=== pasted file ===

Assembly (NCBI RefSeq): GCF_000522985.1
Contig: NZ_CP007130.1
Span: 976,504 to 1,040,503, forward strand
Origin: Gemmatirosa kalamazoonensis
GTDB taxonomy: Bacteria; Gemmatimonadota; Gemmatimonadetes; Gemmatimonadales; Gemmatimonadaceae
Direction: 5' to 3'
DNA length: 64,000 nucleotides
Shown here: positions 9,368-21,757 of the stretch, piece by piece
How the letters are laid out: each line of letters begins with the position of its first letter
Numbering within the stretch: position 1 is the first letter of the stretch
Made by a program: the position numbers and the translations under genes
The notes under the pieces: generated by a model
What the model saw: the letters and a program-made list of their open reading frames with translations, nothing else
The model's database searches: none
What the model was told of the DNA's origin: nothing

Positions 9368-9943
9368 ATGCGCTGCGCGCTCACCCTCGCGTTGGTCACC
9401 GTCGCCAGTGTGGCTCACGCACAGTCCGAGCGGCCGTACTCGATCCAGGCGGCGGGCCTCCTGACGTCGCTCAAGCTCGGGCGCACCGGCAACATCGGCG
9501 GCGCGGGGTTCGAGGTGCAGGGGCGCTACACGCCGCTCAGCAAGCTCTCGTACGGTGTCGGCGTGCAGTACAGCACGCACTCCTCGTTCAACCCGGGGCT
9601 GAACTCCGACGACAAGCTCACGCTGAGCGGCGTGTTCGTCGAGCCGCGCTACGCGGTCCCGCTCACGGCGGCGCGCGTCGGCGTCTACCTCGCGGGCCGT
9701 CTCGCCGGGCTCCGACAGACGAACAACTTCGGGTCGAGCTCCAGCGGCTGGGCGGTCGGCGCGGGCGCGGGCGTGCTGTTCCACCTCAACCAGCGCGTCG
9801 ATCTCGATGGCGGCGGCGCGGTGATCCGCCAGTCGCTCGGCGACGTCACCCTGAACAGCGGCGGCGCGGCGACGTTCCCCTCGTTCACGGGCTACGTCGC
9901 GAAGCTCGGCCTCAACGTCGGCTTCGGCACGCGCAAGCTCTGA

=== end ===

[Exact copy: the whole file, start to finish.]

Assembly (NCBI RefSeq): GCF_000522985.1
Contig: NZ_CP007130.1
Span: 976,504 to 1,040,503, forward strand
Origin: Gemmatirosa kalamazoonensis
GTDB taxonomy: Bacteria; Gemmatimonadota; Gemmatimonadetes; Gemmatimonadales; Gemmatimonadaceae
Direction: 5' to 3'
DNA length: 64,000 nucleotides
Shown here: positions 9,368-21,757 of the stretch, piece by piece
How the letters are laid out: each line of letters begins with the position of its first letter
Numbering within the stretch: position 1 is the first letter of the stretch
Made by a program: the position numbers and the translations under genes
The notes under the pieces: generated by a model
What the model saw: the letters and a program-made list of their open reading frames with translations, nothing else
The model's database searches: none
What the model was told of the DNA's origin: nothing

Positions 9368-9943
9368 ATGCGCTGCGCGCTCACCCTCGCGTTGGTCACC
9401 GTCGCCAGTGTGGCTCACGCACAGTCCGAGCGGCCGTACTCGATCCAGGCGGCGGGCCTCCTGACGTCGCTCAAGCTCGGGCGCACCGGCAACATCGGCG
9501 GCGCGGGGTTCGAGGTGCAGGGGCGCTACACGCCGCTCAGCAAGCTCTCGTACGGTGTCGGCGTGCAGTACAGCACGCACTCCTCGTTCAACCCGGGGCT
9601 GAACTCCGACGACAAGCTCACGCTGAGCGGCGTGTTCGTCGAGCCGCGCTACGCGGTCCCGCTCACGGCGGCGCGCGTCGGCGTCTACCTCGCGGGCCGT
9701 CTCGCCGGGCTCCGACAGACGAACAACTTCGGGTCGAGCTCCAGCGGCTGGGCGGTCGGCGCGGGCGCGGGCGTGCTGTTCCACCTCAACCAGCGCGTCG
9801 ATCTCGATGGCGGCGGCGCGGTGATCCGCCAGTCGCTCGGCGACGTCACCCTGAACAGCGGCGGCGCGGCGACGTTCCCCTCGTTCACGGGCTACGTCGC
9901 GAAGCTCGGCCTCAACGTCGGCTTCGGCACGCGCAAGCTCTGA